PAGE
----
Good luck & Good selling!
Pat - by OUTSource Sales
Interesting thread.
I must admit that in my last company we always talked about solving customers problems. Even Tommy Hopkins often refers to sales people as PPS = Professional Problem Solvers, but I think he is also referring to the logistics of deliveries etc.
I must also say that when I am selling, I am always asking myself "what's in it for them" and the answer to that question is not always a problem. The answer could be to dominate the market which could create a whole string of other problems, albeit good problems.
Something said earlier in this thread reminded me of a famous old marketing saying "sell the sizzle and not the steak" and that is often the ultimate benefit, the customer feeling good.
That's my two pence worth.
Greg
(PS I'm a newbie) - by Greg Woodley
WOW

First off Skip, you're like Jesus... hands down I've loved every since word you've typed in this room and I think you're spot on.

The only other thing I can really add is that people who aren't selling the benefits of their product, aren't discovering what the customer values and thus limiting their pool of prospective customers.

Using the knife salesperson as an example, if throughout the discovering process that the customer doesn't eat steak, a good sales person will reframe their product to benefit the customer. Every product has more then one use. - by MrCharisma
Sell solutions because customers buy solutions not benefits. Benefits don't always translate to solutions in the mind of the prospect so you'll want to demonstrate to the customer how the benefits of your product will satisfy their needs. - by Bulldog
Sell solutions because customers buy solutions not benefits. Benefits don't always translate to solutions in the mind of the prospect so you'll want to demonstrate to the customer how the benefits of your product will satisfy their needs.
BD, Skip asked this earlier and I wonder what you think... isn't it a product's benefit that provides the solution? - by Thomas
BD, Skip asked this earlier and I wonder what you think... isn't it a product's benefit that provides the solution?
Yes, if the customer sees the product's benefit as the best solution for them. - by Bulldog
Yes, if the customer sees the product's benefit as the best solution for them.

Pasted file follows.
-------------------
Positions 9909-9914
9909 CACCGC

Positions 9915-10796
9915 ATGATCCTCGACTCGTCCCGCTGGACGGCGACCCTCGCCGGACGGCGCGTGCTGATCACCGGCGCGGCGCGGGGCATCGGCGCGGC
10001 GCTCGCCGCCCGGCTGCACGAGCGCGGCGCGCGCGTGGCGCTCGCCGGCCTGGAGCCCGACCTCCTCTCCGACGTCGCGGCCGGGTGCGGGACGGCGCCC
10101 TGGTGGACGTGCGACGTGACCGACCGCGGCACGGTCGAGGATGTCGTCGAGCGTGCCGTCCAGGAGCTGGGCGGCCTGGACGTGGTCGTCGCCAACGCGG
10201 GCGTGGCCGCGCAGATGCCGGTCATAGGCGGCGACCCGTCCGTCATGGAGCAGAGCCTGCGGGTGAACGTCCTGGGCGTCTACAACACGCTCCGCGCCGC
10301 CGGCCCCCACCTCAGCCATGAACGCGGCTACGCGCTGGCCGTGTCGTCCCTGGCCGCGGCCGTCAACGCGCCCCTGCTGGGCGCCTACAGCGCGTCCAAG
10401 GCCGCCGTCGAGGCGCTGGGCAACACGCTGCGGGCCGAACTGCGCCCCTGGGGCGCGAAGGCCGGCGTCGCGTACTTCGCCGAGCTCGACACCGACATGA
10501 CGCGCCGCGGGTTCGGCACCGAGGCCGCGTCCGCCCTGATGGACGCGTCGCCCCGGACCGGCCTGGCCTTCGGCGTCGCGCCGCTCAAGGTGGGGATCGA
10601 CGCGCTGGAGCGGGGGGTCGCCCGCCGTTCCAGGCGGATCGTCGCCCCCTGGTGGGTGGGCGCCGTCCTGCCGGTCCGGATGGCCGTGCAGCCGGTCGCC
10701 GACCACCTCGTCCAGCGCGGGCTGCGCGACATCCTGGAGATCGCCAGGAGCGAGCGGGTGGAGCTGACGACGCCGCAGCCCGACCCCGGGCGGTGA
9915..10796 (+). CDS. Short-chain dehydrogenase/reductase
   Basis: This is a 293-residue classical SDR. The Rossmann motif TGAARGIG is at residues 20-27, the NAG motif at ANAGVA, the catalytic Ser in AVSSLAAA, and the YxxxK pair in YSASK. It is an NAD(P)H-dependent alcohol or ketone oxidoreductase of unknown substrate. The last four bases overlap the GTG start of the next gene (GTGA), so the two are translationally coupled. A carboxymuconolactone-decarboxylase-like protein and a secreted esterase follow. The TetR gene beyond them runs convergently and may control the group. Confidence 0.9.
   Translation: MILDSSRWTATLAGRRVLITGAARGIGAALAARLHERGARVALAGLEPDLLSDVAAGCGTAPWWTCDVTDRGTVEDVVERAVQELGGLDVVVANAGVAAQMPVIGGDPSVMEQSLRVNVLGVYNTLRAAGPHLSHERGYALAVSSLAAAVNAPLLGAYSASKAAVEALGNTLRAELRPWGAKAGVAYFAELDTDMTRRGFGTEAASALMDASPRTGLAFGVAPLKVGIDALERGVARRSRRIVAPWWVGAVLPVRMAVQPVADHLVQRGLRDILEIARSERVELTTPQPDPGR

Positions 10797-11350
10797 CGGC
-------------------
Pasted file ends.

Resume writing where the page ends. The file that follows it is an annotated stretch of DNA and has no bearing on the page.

Isn't the point of a sales person to show how a products feature will benefit them? - by MrCharisma
Isn't the point of a sales person to show how a products feature will benefit them?
It depends upon your perspective. There is a term, probably still used by some...."dog and pony show". That expression discribes all the 'show and tell' a person could do in his presentation to show the prospect how good his product could be for him.

No one likes to be 'sold', but people do have a 'need' for products and services that solve problems or resolve issues they have. The goal of a representative of a company in talking with a prospect is to get the prospect to believe that they can solve their problem better than someone else (or doing it in house themselves). Get the order and go to the bank.

It is important to have all the product knowledge you can about your service/product and your competitors. It gives you all the confidence in the world, but giving your product knowledge 'too early' in your conversations with prospects doesn't help you get the deal. It can instead, turn you into helping the competition get the business. - by Paulette Halpern
Yes, if the customer sees the product's benefit as the best solution for them.
I think I understand. Thanks. thmbp2; - by Thomas
I agree with Skip on this, most people do not understand the real meaning of the word benefit - the word benefit comes from two French words - Bien Fait (from the verb faire) Bien means well or good the verb faire means to or to make so benefit means how well it does the job it's meant do. The feature is the mechanics which provide the benefits. So in offering a solution in solution based selling the benefits are how well your product or service provides a solution to the problem. - by colly